Don Hineman and Tom Moxley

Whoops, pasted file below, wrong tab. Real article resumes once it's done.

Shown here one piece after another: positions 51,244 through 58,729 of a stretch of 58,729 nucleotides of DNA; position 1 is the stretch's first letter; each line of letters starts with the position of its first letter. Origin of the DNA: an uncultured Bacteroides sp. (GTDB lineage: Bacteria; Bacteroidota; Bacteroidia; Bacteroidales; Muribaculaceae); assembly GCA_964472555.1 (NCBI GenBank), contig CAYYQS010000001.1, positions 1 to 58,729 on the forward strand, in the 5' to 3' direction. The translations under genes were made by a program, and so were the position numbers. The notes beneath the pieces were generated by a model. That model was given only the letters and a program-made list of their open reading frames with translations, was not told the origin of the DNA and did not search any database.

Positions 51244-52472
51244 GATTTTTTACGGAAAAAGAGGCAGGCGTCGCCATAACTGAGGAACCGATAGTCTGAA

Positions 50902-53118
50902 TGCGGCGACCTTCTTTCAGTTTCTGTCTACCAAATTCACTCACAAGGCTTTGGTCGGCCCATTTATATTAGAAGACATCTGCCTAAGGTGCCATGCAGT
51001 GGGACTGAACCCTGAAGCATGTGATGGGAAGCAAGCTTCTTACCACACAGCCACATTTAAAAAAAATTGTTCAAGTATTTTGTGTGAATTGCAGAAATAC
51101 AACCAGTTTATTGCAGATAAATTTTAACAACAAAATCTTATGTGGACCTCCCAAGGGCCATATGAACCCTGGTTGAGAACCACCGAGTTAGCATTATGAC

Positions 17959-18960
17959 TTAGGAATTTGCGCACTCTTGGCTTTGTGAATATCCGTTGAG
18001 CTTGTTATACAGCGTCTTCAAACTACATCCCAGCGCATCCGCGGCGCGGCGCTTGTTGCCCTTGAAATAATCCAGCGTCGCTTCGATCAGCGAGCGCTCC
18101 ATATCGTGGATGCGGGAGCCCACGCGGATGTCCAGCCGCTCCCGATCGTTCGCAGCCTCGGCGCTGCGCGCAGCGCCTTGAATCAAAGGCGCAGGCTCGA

(Don) Good morning I’m Don Hineman, a farmer from Dighton and state representative. I’m here at the Ag Issues Breakfast put on by all of the agriculture commodity groups in Kansas having pancakes and sausage and talking about ag issues. (Tom) It’s a great opportunity, I’m Tom Moxley from Council Grove. I represent Morris, Chase and a lot of Geary County and we’re here to learn what’s going on in the rest of the state from other ag producers so you feel, so you get a feel for how the wheats going, how the other crops are progressing, just to get input from other farmers and ranchers about the policies that we are dealing with and how they are going to affect them. (Don) Well, one hot topic right now is taxes. The state has a big hole in the budget. It’s pretty obvious we’re not going to make up all of that hole with budget cuts. We’re going to need new revenue. So in the Budget Committee, we’re looking at just about every option you can think of. And a number of the possibilities that are being considered would be a hit on agriculture and that’s really got the folks in this room concerned this morning, as well as me. (Tom) It is. There’s so many ways that agriculture can be hit, because it is the largest industry in Kansas, so whether the people here decide to go for property taxes or sales taxes or some kind of use tax, all of the things will really hit agriculture. And we have a pretty… because the deficit is so great, legislators are looking for ways to fill that hole that does not affect their constituents. And in rural Kansas today we’re getting outnumbered in numbers here in the statehouse. (Don) Well this breakfast this morning is a great event that we have year and it’s a chance for producers from back home to come to Topeka and feed us a breakfast. And many of the urban legislators do show up for this and visit with farmers and ranchers from back home. And that’s a great opportunity to meet one-on-one. Yesterday we had a hearing in the tax committee about imposing a tax on ethanol. And the hearing room was filled with producers and ethanol plant operators who testified against that bill and did a great job of making the case that that tax would really be devastating to the ethanol industry and to agriculture in general. That’s really valuable to have folks from home show up and plead their case before the legislature. (Tom) Probably one of the big factors we had two tax plans in 2012 and 2013 that really demolished a lot of our revenue, to the tune of about a billon dollars this year. And that’s all well and good because that money stayed out and is good for the populous. However, the spending didn’t stop and so we have that same kind of a deficit to refill now. And there are many sources for that money. We have cut the income tax, but as Don has noted to say, we came to rely upon the three legged stool of sales, income, and property tax. And there’s an effort in the statehouse to limit and reduce the income tax portion of that. Well, that’s gonna put the pressure back on sales and property. We clearly want a fair and broad tax if we’re gonna have any tax. And if you target it as would happen with changing the use value, you’re gonna just target rural farms, value ranches and landowners and that’s not a broad tax, that’s not a fair tax. So, many of us would oppose that option but it remains to be seen whether that one will surface at the end of the session. (Don) I think there’s a growing recognition that the tax cut of 2012 really went too far and too fast and many folks are saying we need to go back and do some surgery on that tax cut bill and reduce the impact. Personally I think that’s our best approach and I hope we can get there. There’s growing talk in the statehouse that maybe that would be a viable option.

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